Much attention is paid to the large amounts of multi-structured data in most organizations, and the potential value they bring to ad hoc analysis. Yet, tremendous work is required to prepare these data assets for analysis. As The Data Warehouse Institute noted, “self-service BI and data discovery tools can deliver much better visualization and data exploration, but the sources often remain limited to spreadsheets and silo’ed application-specific databases.”[v]
According to Gartner research, “data preparation is one of most difficult and time-consuming challenges facing business users of BI and data discovery tools”[vi] – heavily limiting the potential of self-service. Applications like Microsoft Power BI and Qlik Sense have begun to incorporate data preparation capabilities into their tools, targeting limited size, highly structured data sets.
Preparing large multi-structured data sets for analysis in a Hadoop environment requires a highly technical skillset gained through in-depth experience, not realistically acquired by your average business users. For the potential of self-service BI to be realized, business users must be empowered with back-end preparation capabilities to support their front end analysis.
Power: Desktop tool architectures with a Big Data problem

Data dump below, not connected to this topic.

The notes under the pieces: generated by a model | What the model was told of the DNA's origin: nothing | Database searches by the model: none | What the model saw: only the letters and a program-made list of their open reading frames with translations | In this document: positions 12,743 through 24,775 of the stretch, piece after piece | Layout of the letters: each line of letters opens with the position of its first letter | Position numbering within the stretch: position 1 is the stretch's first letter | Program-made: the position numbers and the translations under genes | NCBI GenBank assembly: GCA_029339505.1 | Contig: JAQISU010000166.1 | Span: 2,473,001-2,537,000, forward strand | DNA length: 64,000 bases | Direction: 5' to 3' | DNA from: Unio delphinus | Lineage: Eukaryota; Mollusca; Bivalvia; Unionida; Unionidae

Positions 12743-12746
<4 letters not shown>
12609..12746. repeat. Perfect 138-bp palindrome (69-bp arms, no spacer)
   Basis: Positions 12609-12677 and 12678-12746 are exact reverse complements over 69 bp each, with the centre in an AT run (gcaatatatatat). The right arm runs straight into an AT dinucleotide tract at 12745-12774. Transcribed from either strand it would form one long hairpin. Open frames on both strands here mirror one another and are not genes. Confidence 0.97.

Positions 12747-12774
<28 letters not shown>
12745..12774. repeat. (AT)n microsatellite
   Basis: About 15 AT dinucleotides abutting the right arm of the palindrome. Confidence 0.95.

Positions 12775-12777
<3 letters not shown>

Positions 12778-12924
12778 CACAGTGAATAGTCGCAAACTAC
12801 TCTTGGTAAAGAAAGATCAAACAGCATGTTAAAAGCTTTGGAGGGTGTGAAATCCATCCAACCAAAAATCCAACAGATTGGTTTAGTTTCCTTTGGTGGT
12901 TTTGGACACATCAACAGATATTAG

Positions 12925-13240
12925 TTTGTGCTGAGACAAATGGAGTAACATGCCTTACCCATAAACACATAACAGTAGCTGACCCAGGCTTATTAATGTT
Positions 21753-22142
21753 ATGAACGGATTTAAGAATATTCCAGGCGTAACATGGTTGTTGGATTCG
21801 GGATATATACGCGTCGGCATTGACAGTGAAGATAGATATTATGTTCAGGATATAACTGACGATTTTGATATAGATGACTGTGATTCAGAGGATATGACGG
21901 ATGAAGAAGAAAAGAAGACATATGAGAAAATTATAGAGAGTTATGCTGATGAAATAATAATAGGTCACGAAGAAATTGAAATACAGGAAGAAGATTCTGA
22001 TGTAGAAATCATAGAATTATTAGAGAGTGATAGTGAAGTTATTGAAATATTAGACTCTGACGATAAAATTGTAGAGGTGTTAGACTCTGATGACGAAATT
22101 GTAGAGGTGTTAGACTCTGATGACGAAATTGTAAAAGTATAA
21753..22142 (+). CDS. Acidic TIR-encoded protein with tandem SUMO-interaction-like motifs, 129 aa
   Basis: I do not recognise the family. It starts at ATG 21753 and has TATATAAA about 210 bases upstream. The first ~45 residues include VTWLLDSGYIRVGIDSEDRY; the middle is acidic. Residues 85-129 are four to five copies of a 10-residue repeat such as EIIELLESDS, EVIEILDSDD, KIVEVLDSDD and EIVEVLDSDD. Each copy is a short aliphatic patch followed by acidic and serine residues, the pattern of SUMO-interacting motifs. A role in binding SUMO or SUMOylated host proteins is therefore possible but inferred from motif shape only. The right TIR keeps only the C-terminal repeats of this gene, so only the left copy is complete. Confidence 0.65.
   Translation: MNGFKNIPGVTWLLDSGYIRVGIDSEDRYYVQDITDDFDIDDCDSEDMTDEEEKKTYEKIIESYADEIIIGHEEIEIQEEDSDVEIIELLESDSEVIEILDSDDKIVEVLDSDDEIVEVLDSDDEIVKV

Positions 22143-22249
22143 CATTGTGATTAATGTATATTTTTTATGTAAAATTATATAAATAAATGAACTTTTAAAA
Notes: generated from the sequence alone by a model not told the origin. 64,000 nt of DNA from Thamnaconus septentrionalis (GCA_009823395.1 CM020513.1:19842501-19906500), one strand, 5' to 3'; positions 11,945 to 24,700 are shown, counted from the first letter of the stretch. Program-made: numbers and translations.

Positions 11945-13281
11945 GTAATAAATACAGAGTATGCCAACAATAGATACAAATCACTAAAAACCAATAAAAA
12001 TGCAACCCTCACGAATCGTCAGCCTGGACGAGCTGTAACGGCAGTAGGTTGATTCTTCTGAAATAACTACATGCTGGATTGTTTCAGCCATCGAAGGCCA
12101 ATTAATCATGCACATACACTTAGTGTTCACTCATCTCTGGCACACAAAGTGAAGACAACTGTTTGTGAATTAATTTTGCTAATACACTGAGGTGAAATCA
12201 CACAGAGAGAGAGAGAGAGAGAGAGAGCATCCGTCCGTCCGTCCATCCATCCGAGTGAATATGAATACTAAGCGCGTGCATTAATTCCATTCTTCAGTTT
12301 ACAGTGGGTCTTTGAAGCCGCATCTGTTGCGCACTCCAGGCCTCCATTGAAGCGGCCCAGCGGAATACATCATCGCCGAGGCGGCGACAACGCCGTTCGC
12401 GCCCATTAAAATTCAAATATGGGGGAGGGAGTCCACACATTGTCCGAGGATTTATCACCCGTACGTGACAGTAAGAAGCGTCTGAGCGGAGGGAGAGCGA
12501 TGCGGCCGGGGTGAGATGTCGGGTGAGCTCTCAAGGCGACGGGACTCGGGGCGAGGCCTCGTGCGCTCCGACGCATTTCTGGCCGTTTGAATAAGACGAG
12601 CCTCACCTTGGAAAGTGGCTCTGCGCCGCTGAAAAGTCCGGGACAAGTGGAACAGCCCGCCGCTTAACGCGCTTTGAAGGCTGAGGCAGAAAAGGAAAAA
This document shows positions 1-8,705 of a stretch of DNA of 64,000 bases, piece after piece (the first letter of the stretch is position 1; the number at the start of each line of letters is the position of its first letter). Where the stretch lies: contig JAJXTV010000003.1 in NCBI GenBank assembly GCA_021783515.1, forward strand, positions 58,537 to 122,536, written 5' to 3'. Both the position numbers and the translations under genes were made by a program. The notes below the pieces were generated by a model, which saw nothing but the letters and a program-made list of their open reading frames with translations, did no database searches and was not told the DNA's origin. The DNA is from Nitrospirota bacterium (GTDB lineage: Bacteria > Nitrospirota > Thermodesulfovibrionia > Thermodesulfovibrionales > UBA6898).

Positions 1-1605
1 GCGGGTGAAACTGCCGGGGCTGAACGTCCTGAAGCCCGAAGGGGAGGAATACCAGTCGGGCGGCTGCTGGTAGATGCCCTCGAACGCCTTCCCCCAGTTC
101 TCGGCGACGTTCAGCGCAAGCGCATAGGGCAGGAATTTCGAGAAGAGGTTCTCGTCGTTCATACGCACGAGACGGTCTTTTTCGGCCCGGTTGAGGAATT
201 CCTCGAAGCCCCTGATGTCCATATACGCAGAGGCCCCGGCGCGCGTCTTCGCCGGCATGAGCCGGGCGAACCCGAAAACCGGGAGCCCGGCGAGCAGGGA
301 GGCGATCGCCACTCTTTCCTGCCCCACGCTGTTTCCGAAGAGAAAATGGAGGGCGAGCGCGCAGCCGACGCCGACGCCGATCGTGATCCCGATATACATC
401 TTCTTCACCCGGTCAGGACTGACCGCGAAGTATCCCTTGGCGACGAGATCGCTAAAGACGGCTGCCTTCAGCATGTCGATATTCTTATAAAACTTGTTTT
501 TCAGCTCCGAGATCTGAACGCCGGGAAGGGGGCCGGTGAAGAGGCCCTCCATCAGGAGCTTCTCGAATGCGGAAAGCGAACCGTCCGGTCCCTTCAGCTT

When evaluating self-service BI tools, the architectures are targeted at business-focused analysts, examining spreadsheet data or perhaps connecting to pre-existing data marts and warehouses. Yet, the reality of a “Big Data” world is that data sets are large and dynamic – bringing together lots of disparate data sources, in a dynamic manner typically handled with spreadsheets, but in large quantities typically requiring the processing power associated with a robust data warehouse.
The spreadsheet-centric functionality of self-service tools cannot scale for large data sets, and the skillset required to stand up large data warehouses and Hadoop deployments are not typically available. In order to analyze all of an organizations relevant data, even highly capable BI users are still beholden to the technical nature of big-data platforms – removing the independence and responsiveness which provides them the most value.
The good news is that cloud based Hadoop deployments (such as Microsoft Azure HD Insight and Amazon Web Services Elastic Map Reduce) can provide a scalable infrastructure to store and process large data sets, without the setup and support burden of on premise solutions. Furthermore, with the emergence of self-service data preparation technologies, there is no longer a need to employ an army of Map Reduce coders to implement. Today, embedded Business Analysts typically have the required skills for implementation and administration. With that, Hadoop has become a faster, lower cost, more scalable alternative to traditional Data Warehousing.